Keep your reference list up to date. If you can, give your references an idea of the type of job you are applying for and, whenever possible, let them know when an employer will be calling them.

Choose a variety of people to include as your references. You don’t want all supervisors or all co-workers. Mix it up the best you can.

Don’t provide references too early in the process.  I would not want my references (personal or professional) bothered by numerous phone calls/e-mails by prospective employers unnecessarily.  Protect their privacy above all. 


Character Reference – a formal recommendation by a former employer to a potential future employer describing the person’s qualifications and dependability; “requests for character references are all too often answered evasively”

reference, character

good word, recommendation, testimonial – something that recommends (or expresses commendation of) a person or thing as worthy or desirable


·  Reference Letter  

A reference letter or letter of reference is a letter in which the writer makes a general assessment of the qualities, characteristics, and capabilities of a person … 

·  Recommendation Letter  

A letter of recommendation is a letter in which the writer assesses the qualities, characteristics, and capabilities of the person being recommended …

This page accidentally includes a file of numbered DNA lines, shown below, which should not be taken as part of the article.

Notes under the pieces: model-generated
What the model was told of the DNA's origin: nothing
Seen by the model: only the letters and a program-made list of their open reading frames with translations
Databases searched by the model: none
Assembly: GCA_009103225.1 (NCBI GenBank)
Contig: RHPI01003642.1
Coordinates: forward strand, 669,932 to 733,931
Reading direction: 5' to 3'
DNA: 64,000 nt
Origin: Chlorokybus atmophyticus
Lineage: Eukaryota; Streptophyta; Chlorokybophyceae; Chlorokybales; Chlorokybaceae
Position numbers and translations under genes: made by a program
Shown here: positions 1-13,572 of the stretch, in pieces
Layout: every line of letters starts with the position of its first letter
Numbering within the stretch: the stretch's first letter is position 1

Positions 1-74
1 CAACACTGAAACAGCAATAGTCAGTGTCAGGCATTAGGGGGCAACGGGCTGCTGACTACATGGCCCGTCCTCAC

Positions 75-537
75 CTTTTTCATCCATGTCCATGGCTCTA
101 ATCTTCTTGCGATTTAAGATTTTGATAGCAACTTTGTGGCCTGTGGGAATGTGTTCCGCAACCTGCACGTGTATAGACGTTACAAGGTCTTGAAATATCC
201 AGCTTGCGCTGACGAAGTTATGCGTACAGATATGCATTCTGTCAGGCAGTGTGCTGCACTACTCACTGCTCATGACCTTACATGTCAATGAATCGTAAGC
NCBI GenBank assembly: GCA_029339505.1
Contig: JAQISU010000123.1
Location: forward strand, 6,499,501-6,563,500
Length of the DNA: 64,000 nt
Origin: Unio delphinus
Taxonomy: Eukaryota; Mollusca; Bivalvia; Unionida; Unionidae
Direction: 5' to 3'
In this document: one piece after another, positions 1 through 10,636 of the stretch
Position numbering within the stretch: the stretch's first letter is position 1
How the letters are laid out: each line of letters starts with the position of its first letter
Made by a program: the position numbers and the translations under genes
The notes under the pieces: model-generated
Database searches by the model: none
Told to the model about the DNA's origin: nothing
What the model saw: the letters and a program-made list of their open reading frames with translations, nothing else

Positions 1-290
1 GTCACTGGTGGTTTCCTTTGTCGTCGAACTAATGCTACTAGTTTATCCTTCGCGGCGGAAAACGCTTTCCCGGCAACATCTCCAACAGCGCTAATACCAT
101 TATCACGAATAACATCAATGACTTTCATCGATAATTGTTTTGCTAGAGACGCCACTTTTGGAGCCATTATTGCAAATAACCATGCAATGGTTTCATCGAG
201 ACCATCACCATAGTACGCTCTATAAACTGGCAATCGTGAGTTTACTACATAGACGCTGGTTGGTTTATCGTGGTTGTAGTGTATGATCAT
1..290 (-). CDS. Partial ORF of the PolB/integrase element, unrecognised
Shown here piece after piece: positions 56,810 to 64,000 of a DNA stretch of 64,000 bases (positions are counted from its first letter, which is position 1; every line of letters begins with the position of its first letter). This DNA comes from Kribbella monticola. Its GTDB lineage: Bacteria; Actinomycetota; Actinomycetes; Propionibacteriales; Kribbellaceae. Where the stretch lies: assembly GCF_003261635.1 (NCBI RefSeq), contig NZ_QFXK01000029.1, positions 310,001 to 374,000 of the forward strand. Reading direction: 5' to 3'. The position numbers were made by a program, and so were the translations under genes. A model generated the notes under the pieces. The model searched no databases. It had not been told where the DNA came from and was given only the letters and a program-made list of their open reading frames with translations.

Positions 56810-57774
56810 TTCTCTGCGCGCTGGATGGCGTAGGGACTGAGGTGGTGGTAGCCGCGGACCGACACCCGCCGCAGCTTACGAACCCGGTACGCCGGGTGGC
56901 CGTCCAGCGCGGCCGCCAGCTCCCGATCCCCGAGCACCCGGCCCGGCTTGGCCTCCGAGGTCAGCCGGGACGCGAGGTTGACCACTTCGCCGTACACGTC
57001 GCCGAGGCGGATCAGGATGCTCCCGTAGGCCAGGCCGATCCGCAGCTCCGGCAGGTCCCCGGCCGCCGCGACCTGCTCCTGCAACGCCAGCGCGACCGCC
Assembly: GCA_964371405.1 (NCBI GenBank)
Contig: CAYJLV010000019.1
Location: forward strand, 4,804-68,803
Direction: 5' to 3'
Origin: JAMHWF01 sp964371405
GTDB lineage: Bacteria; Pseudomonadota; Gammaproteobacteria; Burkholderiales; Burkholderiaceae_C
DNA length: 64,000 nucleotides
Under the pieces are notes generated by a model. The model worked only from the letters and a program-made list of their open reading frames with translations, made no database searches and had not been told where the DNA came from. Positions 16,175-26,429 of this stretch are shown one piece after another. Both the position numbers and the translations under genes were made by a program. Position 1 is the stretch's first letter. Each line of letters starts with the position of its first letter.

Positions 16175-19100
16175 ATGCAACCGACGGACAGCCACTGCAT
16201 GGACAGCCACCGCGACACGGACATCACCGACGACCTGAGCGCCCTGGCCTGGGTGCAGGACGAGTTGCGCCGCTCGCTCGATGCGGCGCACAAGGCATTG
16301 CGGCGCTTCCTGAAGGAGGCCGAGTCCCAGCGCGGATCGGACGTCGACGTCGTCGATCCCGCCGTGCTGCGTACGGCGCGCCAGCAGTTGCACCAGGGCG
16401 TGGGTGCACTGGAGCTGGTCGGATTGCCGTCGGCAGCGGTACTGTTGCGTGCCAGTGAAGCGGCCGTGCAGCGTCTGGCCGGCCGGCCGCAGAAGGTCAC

·  Employment Reference Letter  

An employment reference letter (German: Arbeitszeugnis) is a letter from an employer



How to Write a Letter of Recommendation 

If you’ve been asked to write a letter of recommendation, take the time to do it well. You have been asked for your opinion because it counts.

A letter of recommendation need not be too lengthy or wordy — a couple of concise paragraphs should already be enough to give a general idea of the credentials of the person you are recommending.

The following article provides tips on how to craft a well-written letter of recommendation. It counts.

How to Write a Letter of Recommendation

  Be part of making a good impression.



  1. 1

    Determine what the recommendation is for. Is it for a job, a volunteer position, a background check, personal reference, or an academic post? Write your letter so that it is focused on this purpose. For instance, if the letter is for a job, it should focus on the professional qualifications and conduct of the candidate.

  • 2